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So Many Orders

Companies that make bespoke viruses for use in gene therapies are swamped with orders, leading to delays, the New York Times reports.

Modified viruses, typically disabled adenoviruses or lentiviruses, deliver the gene-editing machinery into cells, but the Times notes that most companies developing gene therapies rely on others to manufacture the needed viruses. Udit Batra, the chief executive of MilliporeSigma, tells the Times that his company and others that make viruses for drug companies are "oversubscribed, although companies like ourselves have doubled capacity to keep up with the demand."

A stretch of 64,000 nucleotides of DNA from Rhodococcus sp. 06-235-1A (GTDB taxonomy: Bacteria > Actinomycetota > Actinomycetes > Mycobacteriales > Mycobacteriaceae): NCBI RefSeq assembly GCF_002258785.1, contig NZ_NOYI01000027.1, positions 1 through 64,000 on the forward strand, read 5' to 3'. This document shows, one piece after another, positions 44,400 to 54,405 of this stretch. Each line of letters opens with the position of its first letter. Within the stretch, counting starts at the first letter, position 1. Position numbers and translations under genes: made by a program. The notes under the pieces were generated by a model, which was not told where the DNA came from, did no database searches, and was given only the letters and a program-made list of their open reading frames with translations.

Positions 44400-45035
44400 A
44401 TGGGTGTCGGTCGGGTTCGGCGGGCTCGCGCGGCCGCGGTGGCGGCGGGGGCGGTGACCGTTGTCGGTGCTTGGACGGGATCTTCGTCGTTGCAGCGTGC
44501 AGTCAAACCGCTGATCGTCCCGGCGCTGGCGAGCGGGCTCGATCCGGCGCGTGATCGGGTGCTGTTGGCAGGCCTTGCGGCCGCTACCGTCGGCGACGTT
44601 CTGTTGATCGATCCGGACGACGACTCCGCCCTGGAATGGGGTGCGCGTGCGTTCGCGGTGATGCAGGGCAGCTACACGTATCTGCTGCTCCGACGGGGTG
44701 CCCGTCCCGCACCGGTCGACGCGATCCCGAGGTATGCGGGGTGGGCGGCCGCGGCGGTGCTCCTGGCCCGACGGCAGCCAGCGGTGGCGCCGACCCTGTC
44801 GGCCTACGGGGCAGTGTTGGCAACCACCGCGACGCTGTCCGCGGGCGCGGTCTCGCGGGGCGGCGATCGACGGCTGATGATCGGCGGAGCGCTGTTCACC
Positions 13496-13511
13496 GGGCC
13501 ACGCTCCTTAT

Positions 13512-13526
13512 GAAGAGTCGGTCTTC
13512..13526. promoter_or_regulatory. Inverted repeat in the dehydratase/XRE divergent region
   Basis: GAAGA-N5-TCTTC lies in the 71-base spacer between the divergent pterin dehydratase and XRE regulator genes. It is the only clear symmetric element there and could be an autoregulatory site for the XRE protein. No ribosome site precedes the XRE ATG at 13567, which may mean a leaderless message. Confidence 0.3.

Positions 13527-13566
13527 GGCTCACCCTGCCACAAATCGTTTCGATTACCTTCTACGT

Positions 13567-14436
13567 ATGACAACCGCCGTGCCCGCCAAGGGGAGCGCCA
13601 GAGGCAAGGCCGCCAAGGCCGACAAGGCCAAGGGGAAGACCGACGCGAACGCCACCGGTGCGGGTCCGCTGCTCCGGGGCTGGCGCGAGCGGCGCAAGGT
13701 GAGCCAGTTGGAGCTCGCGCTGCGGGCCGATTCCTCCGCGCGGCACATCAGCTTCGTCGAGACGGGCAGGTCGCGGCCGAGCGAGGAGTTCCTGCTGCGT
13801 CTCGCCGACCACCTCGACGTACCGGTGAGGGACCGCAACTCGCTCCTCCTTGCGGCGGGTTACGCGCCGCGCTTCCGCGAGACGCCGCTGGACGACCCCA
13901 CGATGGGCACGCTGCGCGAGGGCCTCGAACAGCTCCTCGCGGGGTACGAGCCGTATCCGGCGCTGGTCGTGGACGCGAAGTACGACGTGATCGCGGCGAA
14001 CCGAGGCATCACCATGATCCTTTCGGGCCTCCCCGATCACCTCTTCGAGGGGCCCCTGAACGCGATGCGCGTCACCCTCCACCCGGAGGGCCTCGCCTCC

To deal with the long lines, the Times says some gene therapy companies are getting on the waiting lists for multiple companies, while others claimed their spots years in advance. Yet others like BioMarin are now working on developing the viruses they need themselves.

The Times notes that even when they get to the front of the queue, companies can face delays due to ramping up small-scale production to larger quantities and contract negotiation. Additionally, it says that investors are now asking companies pitching them where they plan on manufacturing the virus. Researchers tell the Times that the entire process is "nerve-wracking."